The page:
We get notes from these real people: writer Walon Green, actors Edmond O’Brien, LQ Jones, Ernest Borgnine, Peckinpah’s friend and colleague Jim Silke, Peckinpah’s daughter Sharon, and composer Jerry Fielding. As for the performances, in addition to Harris, we hear Newell Alexander as assistant director Cliff Coleman and actor William Holden, Mitch Carter as wardrobe supervisor Gordon Dawson and actor Strother Martin, and Peter Rainer as special effects supervisor Bud Hulford.
The show covers general script issues, themes and characters, shooting challenges and action sequences, stunts and effects, and Peckinpah’s attitude and work on the set. Don’t expect a concise chronological look at the film. Instead, it jumps from subject to subject, though it never becomes confused or disjointed. It takes an honest look at the project and adds a lot to the experience, especially since it packs in a great amount of information for a relatively brief program.
Next we get another documentary entitled Sam Peckinpah’s West: Legacy of a Hollywood Renegade. Originally created for the Starz channel and narrated by actor Kris Kristofferson, the one-hour, 22-minute, 40-second show includes comments from Kristofferson, Simmons, Weddle, Seydor, Silke, LQ Jones, Peckinpah’s sister Fern Lea Peter, son Mathew Peckinpah, daughter Lupita Peckinpah, editor Garth Craven, critic/author David Thomson, critics Elvis Mitchell and Roger Ebert, writer/director Paul Schrader, producer Dan Melnick, writer Stanley Booth, assistant Katy Haber, props manager Bobby Visciglia, assistant/friend Chalo Gonzales, and actors Billy Bob Thornton, Michael Madsen, Ben Johnson, James Coburn, Stella Stevens, Benicio Del Toro, RG Armstrong, and Donnie Fritts.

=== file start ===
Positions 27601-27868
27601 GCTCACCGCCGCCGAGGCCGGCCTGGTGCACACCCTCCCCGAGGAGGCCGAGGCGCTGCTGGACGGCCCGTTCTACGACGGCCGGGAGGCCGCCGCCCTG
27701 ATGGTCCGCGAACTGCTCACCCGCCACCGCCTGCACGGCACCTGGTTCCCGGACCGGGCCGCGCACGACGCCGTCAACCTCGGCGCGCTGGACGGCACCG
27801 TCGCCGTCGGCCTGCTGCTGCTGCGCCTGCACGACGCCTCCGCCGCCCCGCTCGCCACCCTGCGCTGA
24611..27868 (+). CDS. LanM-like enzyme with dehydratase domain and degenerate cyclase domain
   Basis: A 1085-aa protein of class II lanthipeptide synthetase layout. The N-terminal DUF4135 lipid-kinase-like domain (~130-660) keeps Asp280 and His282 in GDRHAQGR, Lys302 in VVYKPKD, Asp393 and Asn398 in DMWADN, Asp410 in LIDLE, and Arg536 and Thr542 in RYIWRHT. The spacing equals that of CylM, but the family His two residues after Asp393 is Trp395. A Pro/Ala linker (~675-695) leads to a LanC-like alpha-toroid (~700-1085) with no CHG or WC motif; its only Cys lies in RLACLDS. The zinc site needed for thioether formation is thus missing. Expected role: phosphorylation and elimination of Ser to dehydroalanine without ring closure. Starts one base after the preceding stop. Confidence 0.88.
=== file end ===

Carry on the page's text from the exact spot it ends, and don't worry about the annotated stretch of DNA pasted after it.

The program looks at basic biographical notes about Peckinpah and how his life influenced his filmmaking, his entry into movies and his early work. We get notes about his various westerns through the years, with a strong emphasis on influences, themes and interpretation. The program concludes with info about Peckinpah’s addictions, family relationships and demise.
This means you won’t find a concise look at Peckinpah’s career here. Again, it concentrates on the westerns and cares more about personal interpretation of the films over production details. I don’t think this causes problems, though, as I feel “Renegade” is rich and insightful. We get a deep look at the methods and madness of Peckinpah in this honest and distinctive program.
Next we discover an Excerpt from “A Simple Adventure: Sam Peckinpah, Mexico and The Wild Bunch”. The 23-minute, 48-second show features remarks from Simmons, Seydor, Weddle, Redman, Dawson, Lupita Peckinpah, and writer/Peckinpah family friend Jesse Graham, The program shows them on a trip to the movie’s Mexican locations. This seems vaguely useful as a curiosity, but I can’t say I think it’s very informative or entertaining. At least some decent footage from the original shoot appears.
The set includes a collection of Outtakes. We get an eight-minute, 47-second set of shots. The disc refers to these as “a montage of outtakes from the River, Desert, Train Robbery and Bridge sequences”. They come without production sound, as we instead hear score. Frankly, they aren’t very interesting.
We finish with some trailers. We get promos for Wild Bunch, Ride the High Country, The Ballad of Cable Hogue, The Getaway and Pat Garrett and Billy the Kid.
More than 45 years after its release, The Wild Bunch remains an impressive piece of work. It stands as an influential film that strongly epitomizes the Western genre. The Blu-ray presents it with pretty good picture and supplements but disappointingly distorted sound. Despite the disc’s flaws, the movie is too strong to ignore.
To rate this film visit the DVD Review of WILD BUNCH